Individual-based modeling of populations that undergo high mortality can be problematic Large numbers of model individuals must be followed to ensure adequate numbers of survivors at the end of the simulation, but following large numbers of individuals can require excessive computer memory and computational time. Following a sample of individuals from the population partially addresses these problems for short-term simulations but not for model applications requiring long-term predictions. In this paper, we describe a resampling algorithm that permits the long-term simulation of populations undergoing high mortality. A fixed number of model individuals are followed, with each representing some number of identical population individuals. As each model individuals dies, a donor individual by the donor individual is adjusted to represent the loss of individuals due to mortality. The dead individual's attributes are then replaced with those of the donor individual. The high accuracy, reduced memory requirement, and comparable computational costs of the resampling algorithm are demonstrated using an individual-based population model of young-of-the-year striped bass. Differences between predictions without and with resampling were <1.5% of the mean values for a suite of variables. Executable files for versions of the model using resampling were an order of magnitude smaller, and simulations required similar computational costs as versions of the model without resampling. Potential variations of the resampling algorithm to increase the accuracy of predictions of specific variables and to simulate spatially-explicit models are discussed.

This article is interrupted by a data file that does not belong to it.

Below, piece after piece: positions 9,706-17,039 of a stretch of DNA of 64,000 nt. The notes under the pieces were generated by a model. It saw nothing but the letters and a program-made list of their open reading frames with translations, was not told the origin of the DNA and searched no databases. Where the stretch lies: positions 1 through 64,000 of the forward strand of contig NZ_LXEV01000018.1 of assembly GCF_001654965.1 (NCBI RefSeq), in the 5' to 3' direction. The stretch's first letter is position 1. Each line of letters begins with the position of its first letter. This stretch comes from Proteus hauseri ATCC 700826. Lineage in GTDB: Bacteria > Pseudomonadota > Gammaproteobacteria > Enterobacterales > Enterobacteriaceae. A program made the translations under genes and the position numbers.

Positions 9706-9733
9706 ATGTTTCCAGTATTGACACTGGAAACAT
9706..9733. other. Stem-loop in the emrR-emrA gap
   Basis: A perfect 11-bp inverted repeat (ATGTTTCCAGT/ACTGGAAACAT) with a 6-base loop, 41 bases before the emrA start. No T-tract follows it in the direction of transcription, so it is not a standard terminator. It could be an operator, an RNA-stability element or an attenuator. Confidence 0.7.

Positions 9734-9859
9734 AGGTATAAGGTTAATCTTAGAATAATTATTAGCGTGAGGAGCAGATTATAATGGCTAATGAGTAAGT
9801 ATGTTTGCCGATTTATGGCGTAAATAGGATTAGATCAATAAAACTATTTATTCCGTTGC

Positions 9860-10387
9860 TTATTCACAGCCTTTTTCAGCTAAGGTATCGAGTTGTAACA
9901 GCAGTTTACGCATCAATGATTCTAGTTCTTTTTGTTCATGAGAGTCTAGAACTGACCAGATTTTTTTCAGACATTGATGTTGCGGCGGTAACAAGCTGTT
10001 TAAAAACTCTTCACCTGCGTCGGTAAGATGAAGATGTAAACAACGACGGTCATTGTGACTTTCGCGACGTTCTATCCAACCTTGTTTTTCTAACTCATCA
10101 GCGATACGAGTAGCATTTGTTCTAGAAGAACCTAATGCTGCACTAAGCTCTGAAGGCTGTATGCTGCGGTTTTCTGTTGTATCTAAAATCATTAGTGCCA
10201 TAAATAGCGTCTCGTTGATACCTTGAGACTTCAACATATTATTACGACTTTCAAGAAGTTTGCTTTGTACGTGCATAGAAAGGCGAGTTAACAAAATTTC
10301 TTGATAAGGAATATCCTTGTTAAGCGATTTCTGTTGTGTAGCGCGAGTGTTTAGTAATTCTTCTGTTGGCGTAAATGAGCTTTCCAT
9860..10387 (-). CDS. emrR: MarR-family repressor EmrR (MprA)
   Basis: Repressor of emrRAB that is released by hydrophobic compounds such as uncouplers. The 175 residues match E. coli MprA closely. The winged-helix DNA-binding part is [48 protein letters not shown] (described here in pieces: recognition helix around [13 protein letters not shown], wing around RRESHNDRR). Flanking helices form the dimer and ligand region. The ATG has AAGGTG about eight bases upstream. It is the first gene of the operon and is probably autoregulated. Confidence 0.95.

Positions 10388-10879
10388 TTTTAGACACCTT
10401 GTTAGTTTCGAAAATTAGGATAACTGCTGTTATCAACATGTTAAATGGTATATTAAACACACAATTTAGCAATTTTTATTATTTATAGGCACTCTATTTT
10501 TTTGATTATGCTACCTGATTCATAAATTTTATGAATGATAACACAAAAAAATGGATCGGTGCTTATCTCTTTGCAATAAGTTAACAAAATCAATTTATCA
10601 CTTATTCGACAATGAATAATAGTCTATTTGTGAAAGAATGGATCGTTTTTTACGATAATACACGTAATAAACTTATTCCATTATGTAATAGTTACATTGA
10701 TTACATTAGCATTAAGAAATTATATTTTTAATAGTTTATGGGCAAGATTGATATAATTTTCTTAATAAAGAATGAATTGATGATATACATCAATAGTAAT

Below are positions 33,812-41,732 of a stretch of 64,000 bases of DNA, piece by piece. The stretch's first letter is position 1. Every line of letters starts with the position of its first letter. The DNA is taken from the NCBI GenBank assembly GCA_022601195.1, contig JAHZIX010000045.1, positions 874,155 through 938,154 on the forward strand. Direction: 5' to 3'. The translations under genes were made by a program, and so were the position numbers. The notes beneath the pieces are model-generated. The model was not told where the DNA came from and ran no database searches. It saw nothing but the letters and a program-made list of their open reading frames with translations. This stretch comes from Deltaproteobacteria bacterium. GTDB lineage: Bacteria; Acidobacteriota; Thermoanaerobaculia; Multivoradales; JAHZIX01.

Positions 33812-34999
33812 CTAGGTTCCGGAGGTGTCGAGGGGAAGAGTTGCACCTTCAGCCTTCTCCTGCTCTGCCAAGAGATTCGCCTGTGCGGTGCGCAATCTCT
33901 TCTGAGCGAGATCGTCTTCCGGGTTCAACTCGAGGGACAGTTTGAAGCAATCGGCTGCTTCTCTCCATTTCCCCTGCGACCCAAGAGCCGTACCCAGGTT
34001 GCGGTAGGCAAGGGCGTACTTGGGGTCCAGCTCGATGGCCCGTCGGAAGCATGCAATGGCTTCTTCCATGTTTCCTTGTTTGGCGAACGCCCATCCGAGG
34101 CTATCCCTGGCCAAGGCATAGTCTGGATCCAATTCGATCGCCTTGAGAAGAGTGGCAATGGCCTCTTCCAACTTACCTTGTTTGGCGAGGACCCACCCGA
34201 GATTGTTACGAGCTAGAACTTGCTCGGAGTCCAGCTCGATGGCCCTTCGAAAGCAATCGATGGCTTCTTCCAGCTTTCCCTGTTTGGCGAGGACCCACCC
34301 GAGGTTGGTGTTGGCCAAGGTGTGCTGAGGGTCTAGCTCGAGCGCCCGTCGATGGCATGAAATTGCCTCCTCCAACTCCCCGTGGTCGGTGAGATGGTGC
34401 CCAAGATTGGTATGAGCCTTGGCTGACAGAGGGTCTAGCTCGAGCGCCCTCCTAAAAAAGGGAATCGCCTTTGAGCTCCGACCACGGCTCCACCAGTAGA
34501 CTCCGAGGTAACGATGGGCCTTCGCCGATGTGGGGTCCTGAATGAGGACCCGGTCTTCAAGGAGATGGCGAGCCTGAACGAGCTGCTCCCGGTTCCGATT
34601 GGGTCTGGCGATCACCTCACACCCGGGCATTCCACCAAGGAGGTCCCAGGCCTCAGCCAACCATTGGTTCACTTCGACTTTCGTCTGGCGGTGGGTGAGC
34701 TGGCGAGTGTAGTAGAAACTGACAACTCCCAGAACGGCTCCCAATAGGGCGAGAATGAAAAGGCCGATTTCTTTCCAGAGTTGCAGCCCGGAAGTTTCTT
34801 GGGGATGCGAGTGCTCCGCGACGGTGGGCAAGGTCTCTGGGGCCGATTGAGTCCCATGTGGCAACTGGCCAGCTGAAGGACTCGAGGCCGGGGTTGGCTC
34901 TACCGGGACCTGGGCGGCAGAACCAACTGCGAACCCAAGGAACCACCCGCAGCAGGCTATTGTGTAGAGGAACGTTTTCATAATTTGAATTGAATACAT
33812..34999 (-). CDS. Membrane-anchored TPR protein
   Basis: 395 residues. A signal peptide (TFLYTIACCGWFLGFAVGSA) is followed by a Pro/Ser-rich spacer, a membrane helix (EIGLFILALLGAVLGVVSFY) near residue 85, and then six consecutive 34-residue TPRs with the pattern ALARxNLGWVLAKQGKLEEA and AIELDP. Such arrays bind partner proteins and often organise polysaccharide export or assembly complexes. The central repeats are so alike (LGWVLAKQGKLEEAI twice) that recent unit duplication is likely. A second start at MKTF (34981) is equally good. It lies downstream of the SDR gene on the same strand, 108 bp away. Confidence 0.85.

ASJC Scopus subject areas
- Ecology, Evolution, Behavior and Systematics
- Ecological Modeling